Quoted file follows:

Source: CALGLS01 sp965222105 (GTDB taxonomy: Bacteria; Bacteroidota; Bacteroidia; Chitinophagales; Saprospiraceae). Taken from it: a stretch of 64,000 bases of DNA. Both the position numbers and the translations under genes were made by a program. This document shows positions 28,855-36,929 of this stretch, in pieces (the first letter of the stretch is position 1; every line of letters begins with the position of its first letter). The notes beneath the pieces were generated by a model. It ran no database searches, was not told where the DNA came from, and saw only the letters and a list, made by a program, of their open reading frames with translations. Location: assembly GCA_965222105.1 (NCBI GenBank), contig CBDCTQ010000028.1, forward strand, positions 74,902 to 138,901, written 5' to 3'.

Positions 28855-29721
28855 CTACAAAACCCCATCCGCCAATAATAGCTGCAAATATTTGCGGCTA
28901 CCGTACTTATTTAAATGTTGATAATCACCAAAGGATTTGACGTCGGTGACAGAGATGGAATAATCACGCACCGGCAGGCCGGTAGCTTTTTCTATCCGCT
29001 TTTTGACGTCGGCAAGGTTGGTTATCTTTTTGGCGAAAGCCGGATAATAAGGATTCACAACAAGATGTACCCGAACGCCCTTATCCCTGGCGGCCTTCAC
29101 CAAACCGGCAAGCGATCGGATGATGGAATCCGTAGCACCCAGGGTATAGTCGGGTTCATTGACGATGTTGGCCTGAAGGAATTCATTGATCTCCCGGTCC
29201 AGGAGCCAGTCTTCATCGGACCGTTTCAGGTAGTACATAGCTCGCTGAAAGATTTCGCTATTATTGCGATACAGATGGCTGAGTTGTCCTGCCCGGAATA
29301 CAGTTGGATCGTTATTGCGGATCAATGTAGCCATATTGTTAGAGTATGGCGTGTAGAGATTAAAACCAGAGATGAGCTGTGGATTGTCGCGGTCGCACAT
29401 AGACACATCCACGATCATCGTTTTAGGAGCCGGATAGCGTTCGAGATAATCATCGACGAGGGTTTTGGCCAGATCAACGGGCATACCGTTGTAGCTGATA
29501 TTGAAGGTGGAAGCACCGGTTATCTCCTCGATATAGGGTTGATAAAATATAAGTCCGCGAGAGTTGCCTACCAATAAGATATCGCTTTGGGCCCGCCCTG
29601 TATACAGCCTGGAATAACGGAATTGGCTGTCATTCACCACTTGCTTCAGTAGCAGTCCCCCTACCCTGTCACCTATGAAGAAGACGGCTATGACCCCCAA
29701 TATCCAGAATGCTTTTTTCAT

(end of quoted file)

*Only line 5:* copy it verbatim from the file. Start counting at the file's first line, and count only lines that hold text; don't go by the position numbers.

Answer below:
29001 TTTTGACGTCGGCAAGGTTGGTTATCTTTTTGGCGAAAGCCGGATAATAAGGATTCACAACAAGATGTACCCGAACGCCCTTATCCCTGGCGGCCTTCAC